7 Mar 2020

Bilal Cooks Daal...and so do we!

In celebration of reading Bilal Cooks Daal by Aisha Saeed, we cooked daal ourselves! Students chopped tomatoes, coriander, pressed garlic, grated ginger, squeezed lemons, measured spices and mixed it all together!

We had so much fun! And, the daal was absolutely delicious! 



Students also reflected on their own favorite food to eat at home with family - just like Bilal. 


Here is our recipe that we modified slightly, based on the recipe in the book:

ASD Daal Recipe

Ingredients:

2 cans lentils
1 cup water
6 tablespoons olive oil

½ teaspoon turmeric
2 teaspoon sea salt
2 teaspoons cumin
2 teaspoons coriander powder
1 tablespoon garam masala

2 onions diced
1 teaspoon fresh ginger
4 cloves of garlic
2 tomatoes diced
Squeeze of ¼ lemon
Fresh cilantro

Directions:

1. Heat tinned lentils in a slow cooker for 30 minutes with 1 cup of water.
2. Fry onions in olive oil until soft. Stir in spices.
3. Add tomatoes, ginger, garlic, lemon, cilantro and bring to a boil.
4. Combine all with lentils and bring back to a boil.
5. Serve with rice and yogurt.



27 Feb 2020

Personal Inquiry in K1

After a visit from the Petting Zoo, many of our K1 students were curious to learn about different animals. Some small groups from Ms. Charlotte and Ms. Dibbert's class came to the library to investigate some of their wonderings. 


Many students wondered about snakes! Their questions included: What do snakes eat? What kind of teeth do snakes have? How do snakes make sounds? How do snakes shed their skin? What types of snakes are there?

We used books and PebbleGo to search for answers. We drew pictures and recorded our new learning as a small group. Then we took our new knowledge back to the larger learning community to share.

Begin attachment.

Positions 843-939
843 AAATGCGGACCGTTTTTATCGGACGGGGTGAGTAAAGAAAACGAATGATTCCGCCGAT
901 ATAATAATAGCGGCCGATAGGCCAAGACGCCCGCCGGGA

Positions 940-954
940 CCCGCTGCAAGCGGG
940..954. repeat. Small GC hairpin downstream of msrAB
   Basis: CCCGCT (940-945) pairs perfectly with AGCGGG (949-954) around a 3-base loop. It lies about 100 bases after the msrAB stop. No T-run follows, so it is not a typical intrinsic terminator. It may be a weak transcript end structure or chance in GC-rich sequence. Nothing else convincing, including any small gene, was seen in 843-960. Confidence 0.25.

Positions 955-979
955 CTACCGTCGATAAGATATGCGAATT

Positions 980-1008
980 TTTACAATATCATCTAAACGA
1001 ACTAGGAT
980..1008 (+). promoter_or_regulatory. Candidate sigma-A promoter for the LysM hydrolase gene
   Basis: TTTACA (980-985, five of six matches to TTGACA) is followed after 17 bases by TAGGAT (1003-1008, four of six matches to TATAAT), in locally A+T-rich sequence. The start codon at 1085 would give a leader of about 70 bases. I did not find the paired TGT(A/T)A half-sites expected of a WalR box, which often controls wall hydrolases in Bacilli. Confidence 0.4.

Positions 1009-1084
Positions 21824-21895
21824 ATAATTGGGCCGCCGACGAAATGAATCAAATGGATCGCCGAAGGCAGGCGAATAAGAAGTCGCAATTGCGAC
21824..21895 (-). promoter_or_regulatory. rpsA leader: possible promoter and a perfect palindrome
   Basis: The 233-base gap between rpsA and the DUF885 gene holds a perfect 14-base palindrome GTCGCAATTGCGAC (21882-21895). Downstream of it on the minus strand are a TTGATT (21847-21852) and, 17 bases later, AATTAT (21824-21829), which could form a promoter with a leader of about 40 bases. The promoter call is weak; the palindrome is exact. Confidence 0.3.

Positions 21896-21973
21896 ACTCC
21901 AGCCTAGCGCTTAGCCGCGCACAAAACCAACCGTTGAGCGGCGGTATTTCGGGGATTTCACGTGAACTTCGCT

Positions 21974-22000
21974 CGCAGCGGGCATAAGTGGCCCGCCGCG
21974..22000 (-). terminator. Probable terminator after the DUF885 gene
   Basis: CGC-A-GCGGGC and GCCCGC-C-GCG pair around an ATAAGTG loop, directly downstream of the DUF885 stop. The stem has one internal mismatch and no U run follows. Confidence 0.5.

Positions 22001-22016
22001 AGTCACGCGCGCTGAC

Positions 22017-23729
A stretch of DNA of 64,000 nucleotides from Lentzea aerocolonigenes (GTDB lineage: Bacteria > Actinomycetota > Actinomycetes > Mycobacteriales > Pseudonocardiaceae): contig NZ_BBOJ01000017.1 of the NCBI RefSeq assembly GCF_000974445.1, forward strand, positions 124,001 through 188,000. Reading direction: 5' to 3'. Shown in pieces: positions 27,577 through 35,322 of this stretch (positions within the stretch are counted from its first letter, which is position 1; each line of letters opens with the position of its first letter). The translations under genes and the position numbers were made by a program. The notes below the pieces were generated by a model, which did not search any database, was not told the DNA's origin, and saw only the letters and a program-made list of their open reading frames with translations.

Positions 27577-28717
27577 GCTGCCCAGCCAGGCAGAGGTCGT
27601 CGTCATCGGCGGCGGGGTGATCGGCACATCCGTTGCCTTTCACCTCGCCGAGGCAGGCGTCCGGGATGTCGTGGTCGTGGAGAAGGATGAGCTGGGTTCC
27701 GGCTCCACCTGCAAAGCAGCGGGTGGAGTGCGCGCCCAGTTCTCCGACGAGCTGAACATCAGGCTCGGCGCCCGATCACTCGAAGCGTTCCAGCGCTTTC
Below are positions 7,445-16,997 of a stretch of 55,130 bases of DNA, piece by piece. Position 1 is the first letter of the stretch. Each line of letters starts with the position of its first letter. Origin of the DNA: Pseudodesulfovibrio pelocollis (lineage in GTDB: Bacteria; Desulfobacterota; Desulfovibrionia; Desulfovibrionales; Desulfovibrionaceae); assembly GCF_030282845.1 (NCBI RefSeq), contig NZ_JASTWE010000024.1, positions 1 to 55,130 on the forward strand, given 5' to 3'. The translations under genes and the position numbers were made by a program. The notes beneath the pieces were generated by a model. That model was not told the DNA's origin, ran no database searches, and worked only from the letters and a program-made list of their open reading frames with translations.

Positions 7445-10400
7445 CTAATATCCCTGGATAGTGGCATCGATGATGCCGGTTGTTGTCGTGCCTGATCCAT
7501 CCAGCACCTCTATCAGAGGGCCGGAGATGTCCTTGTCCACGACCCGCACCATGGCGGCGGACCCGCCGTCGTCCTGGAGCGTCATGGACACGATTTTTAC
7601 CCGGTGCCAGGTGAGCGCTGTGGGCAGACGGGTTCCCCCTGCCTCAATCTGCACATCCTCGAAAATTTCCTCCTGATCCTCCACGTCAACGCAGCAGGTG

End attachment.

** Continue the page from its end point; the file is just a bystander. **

When students form their own questions, they are highly motivated to find answers and excited to teach others about what they have discovered. We can't wait for the next batch of questions our budding researchers come up with!

24 Feb 2020

ASD, Get Ready for Visiting Authors 2020

Aisha Saeed


Aisha Saeed is a New York Times bestselling author. She wrote Written in the Stars, which was listed as a best book of 2015 by Bank Street Books and a 2016 YALSA Quick Pick For Reluctant Readers. She is also the author of the middle grade novel Amal Unbound, a Summer 2018 Indie Next Pick and Amazon Best Book of the Month. Aisha also has a picture book Bilal Cooks Daal. Aisha is also a founding member of the nonprofit We Need Diverse Books™. She has been featured on MTV, the Huffington Post, NBC, and the BBC, and her writings have appeared in publications including the journal ALAN and the Orlando Sentinel.

Tracey Baptiste



Author/editor/teacher. New York Times bestselling author of Minecraft: The Crash, as well as the creepy Caribbean series The Jumbies, which includes The Jumbies (2015), Rise of the Jumbies (2017), and The Jumbie God’s Revenge (2019). Baptiste has also written the contemporary YA novel Angel’s Grace and nine non-fiction books for kids in elementary through high school. Tracey is a former elementary school teacher, frequent author visitor to schools and libraries, and is on the faculty at Lesley University’s Creative Writing MFA program.

Loren Long



Loren Long is the author and illustrator of the New York Times bestselling picture books Otis, Otis and the Tornado, Otis and the Puppy, An Otis Christmas and Otis and the Scarecrow. Long is the #1 New York Times bestselling illustrator of President Barack Obama’s picture book Of Thee I Sing, the re-illustrated edition of The Little Engine That Could by Watty Piper, and Mr. Peabody’s Apples by Madonna. Loren's Little Tree, is a picture book for all ages. He has most recently illustrated Good Day, Good Night by Margaret Wise Brown and Love by Newbery Medalist, Matt de la Peña.

17 Feb 2020